Two days before the main ISMB 2016 conference in Florida, the Network Biology Special Interests Group (NetBioSIG) meeting will take place. It is a great opportunity to meet up with experts in the field, so I hope to see you there. This years NetBioSIG will have four keynotes given by Olga Troyanskaya, Franca Fraternali, Nataša Pržulj, and yours sincerely.
There is of course also a chance for you to present your own work. However, please note that the abstract submission deadline is Friday, April 29. Please see the NetBioSIG website for more details.
The STRING database of known and predicted protein–protein interactions is a heavily used resource by bioinformaticians and non-bioinformaticians alike. The former generally use STRING via its web interface, whereas the latter typically download the complete network and analyze it locally. However, we lacked a good way for non-bioinformaticians to work with networks that are just too large for the web interface. A typical example of this would be users, who wish to visualize the results of a proteomics or transcriptomics study as a STRING network.
To address this, I have worked with John “Scooter” Morris to develop a new Cytoscape app for STRING. The app allows you to quickly retrieve much larger networks than is possible via the web interface and gives you the powerful layout and analysis features of Cytoscape. At the same time, it retains the “glass ball” look that many people associate with a STRING network (shown here with a small example network):
When retrieving network, the app also includes node attributes from the COMPARTMENTS and TISSUES databases. This allows users to easily, for example, color the nodes based on the confidence with which each protein is localized to a certain cellular compartment or expressed in a certain tissue. The app also includes node attributes for drug targets classification of human proteins, which are obtained from the Pharos web resource. Finally, since it is Cytoscape, you can obviously import your own attributes table.
Although it is not yet feature complete, version 0.9 of the app is already available from the Cytoscape App Store under the name stringApp. Please note that it requires Cytoscape 3.3 to work.
As mentioned in the last entry, 2015 has been a year of publishing web resources for my group. The COMPARTMENTS and DISEASES databases have yet another sister resource, namely TISSUES.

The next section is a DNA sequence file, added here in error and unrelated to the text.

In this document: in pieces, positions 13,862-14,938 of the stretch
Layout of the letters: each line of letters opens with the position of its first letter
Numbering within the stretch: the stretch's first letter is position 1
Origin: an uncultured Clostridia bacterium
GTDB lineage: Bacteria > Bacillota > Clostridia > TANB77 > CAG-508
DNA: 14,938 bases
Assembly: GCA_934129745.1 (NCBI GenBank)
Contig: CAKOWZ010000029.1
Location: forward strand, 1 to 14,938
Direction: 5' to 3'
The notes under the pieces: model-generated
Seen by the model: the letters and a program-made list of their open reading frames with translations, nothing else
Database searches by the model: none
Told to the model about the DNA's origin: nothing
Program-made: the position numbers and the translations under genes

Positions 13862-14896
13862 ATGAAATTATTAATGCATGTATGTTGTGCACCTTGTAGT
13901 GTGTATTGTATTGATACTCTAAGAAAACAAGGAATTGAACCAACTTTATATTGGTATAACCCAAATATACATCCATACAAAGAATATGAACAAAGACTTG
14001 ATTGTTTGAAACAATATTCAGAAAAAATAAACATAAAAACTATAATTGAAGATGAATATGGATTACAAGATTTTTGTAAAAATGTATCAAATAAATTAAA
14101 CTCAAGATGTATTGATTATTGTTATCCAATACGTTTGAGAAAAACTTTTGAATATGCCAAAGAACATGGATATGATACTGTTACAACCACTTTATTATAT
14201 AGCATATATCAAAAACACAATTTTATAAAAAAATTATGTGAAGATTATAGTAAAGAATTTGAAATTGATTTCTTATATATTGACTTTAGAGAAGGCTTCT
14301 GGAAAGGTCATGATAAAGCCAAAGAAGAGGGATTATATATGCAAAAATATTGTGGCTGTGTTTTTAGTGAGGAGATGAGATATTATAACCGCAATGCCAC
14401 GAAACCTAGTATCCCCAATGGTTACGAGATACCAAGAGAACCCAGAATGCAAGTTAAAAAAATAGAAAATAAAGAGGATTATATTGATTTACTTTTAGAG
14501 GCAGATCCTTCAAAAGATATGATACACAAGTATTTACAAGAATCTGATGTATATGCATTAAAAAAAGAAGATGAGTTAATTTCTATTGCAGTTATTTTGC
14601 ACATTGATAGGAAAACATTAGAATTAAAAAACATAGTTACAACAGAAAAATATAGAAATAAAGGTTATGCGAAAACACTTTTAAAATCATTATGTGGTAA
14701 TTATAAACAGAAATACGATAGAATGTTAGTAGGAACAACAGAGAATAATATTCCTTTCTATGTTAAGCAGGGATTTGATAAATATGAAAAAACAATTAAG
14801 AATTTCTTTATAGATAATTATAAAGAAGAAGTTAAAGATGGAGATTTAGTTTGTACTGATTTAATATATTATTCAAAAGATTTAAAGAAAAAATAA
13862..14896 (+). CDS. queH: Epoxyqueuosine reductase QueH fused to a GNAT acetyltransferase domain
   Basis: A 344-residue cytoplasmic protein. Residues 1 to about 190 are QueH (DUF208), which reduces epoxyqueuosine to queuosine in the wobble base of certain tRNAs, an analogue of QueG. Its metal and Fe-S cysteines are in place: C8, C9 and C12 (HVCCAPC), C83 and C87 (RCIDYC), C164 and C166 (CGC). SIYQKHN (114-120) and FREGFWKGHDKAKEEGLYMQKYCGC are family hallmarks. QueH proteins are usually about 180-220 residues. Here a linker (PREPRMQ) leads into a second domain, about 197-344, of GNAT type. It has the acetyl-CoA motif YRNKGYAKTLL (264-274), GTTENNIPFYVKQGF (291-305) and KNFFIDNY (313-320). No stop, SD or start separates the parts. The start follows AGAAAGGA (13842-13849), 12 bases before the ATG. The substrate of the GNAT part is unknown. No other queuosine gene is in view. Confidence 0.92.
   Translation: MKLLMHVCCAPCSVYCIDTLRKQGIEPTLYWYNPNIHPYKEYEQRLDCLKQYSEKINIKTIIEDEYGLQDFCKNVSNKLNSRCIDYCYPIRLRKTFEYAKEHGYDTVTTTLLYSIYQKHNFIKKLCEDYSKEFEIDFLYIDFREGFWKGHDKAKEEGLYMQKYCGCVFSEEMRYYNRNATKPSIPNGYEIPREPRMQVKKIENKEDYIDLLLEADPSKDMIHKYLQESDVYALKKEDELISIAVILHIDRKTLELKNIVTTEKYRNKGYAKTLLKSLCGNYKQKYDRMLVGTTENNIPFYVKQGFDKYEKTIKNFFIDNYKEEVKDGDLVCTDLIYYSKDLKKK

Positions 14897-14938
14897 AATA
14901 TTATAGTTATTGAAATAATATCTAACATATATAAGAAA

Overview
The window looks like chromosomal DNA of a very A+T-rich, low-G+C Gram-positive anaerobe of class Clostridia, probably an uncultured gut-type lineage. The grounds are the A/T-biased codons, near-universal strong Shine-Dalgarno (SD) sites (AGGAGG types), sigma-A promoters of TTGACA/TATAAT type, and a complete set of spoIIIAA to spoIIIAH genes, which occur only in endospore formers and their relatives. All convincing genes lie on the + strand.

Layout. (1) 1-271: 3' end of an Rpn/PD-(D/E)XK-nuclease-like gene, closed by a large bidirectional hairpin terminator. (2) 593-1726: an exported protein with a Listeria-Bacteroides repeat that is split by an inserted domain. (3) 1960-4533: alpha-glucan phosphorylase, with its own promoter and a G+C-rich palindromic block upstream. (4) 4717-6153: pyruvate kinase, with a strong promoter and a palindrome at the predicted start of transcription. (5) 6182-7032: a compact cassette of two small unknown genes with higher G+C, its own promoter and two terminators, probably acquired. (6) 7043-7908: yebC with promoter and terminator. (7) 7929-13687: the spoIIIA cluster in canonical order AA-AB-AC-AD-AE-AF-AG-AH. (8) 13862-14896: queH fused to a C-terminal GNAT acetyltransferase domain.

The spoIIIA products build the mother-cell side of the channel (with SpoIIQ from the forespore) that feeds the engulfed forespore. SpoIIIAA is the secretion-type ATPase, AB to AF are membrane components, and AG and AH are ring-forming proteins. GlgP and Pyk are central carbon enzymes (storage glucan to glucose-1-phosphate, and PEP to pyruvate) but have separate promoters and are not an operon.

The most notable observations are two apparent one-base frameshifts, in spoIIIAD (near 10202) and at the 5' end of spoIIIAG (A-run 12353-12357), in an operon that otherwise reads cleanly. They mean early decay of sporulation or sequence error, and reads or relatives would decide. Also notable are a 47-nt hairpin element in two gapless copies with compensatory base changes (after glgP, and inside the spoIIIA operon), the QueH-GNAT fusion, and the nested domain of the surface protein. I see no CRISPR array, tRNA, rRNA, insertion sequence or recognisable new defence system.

This web resource allows users to easily obtain a color-coded schematic of the tissue expression of a protein of interest, providing an at-a-glance overview of evidence from database annotations, from proteomics and transcriptomics studies as well as from automatic text mining of the scientific literature:
Whereas the resource integrates all of the above-mentioned types of evidence, the focus in this work was primarily on combining data from systematic tissue expression atlases, produced using a variety of different high-throughput assays. This required extensive work on mapping, scoring, and benchmarking the different datasets to put them on a common confidence scale. The scientific results and details of all those analyses can be found in the article “Comprehensive comparison of large-scale tissue expression datasets”.
Together with collaborators in the groups of Seán O’Donoghue and Reinhard Schneider, my group has recently launched a new web-accessible database named COMPARTMENTS.
COMPARTMENTS unifies subcellular localization evidence from many sources by mapping all proteins and compartments to their STRING identifiers and Gene Ontology terms, respectively. We import curated annotations from UniProtKB and model organism databases and assign confidence scores to them based on their evidence codes. For human proteins, we similarly import and score evidence from The Human Protein Atlas. COMPARTMENTS also uses text mining to derive subcellular localization evidence from co-occurrence of proteins and compartments in Medline abstracts. Finally, we precompute subcellular localization predictions with the sequence-based methods WoLF PSORT and YLoc. For further details, please refer to our recently published paper entitled “COMPARTMENTS: unification and visualization of protein subcellular localization evidence”.